Studies show that cannabis oil can significantly improve symptoms of Crohn’s disease despite having no effect on gut inflammation.
Being the first of its kind, this study has discovered that cannabis oil has shown to considerably improve the symptoms of Crohn’s disease and the quality of life of sufferers. However, this is contrary to previous medical thinking, whereby there is no effect on gut inflammation.
The use of cannabis oil for Crohn’s disease
Speaking at UEG week 2018 in Vienna, Italy, Dr Timna Naftali, MD Specialist in Gastroenterology at Meir Hospital and Kupat Holim Clinic, Tel Aviv University, Israel, explained: “Cannabis has been used for centuries to treat a wide range of medical conditions, and studies have shown that many people with Crohn’s disease use cannabis regularly to relieve their symptoms.”
“It has always been thought that this improvement was related to a reduction in inflammation in the gut and the aim of this study was to investigate this.”
Researchers have shown, in a randomised study, that cannabis can produce clinical reduction in up to 65% of individuals after 8 weeks of treatment, but this improvement does not seem to result from a dampening down of the underlying inflammatory process.
Are there measurable improvements?
“We have previously demonstrated that cannabis can produce measurable improvements in Crohn’s disease symptoms but, to our surprise, we saw no statistically significant improvements in endoscopic scores or in the inflammatory markers we measured in the cannabis oil group compared with the placebo group.” said Naftali.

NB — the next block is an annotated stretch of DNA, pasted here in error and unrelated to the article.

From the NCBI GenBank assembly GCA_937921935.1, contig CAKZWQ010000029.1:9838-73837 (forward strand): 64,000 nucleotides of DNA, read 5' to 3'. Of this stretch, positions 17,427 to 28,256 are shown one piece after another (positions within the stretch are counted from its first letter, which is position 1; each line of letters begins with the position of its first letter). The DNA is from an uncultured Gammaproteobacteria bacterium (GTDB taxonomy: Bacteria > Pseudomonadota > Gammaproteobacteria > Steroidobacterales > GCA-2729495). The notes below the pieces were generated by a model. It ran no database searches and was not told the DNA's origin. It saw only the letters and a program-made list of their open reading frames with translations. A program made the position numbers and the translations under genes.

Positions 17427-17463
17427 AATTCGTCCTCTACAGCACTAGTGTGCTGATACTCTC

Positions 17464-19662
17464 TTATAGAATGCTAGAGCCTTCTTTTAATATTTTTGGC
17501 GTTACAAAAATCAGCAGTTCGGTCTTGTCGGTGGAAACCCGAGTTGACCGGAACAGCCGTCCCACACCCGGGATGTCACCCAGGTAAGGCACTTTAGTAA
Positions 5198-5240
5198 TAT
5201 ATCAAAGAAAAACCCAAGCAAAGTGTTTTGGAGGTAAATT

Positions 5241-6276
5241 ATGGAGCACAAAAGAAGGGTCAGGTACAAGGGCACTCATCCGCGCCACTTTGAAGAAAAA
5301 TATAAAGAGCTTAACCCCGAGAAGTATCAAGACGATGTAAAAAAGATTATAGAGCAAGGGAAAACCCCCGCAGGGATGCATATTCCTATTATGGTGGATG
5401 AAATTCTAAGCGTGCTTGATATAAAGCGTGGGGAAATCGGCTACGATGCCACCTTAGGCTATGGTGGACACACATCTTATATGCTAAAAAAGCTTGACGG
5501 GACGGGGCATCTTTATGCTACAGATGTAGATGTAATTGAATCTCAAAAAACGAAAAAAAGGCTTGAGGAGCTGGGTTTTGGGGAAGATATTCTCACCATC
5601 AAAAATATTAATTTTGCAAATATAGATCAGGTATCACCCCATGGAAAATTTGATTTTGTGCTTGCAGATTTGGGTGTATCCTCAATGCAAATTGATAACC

“We know that cannabinoids can have profound anti-inflammatory effects, but this study indicates that the improvement in symptoms may not be related to these anti-inflammatory properties.”
Can the symptoms of Crohn’s disease be improved?
Going forward, the research group plans to further explore the potential anti-inflammatory properties of cannabis oil and medical cannabis as a whole, in the treatment of inflammatory bowel disease.
“There are very good grounds to believe that the endocannabinoid system is a potential therapeutic target in Crohn’s disease and other gastrointestinal diseases.” Concludes Dr Naftali.
“For now, however, we can only consider medicinal cannabis as an alternative or additional intervention that provides temporary symptom relief for some people with Crohn’s disease.”
More about UEG
UEG, or United European Gastroenterology, is a professional non-profit organisation uniting all the leading European medical specialist and national societies focusing on digestive health.
UEG Week is the largest and most prestigious gastroenterology meeting in Europe and has developed into a global congress. It attracts over 14,000 participants each year, including scientists from across the globe, and the numbers are steadily rising. The event hosts a forum for basic and clinical scientists from across the globe to present their latest research in digestive and liver diseases.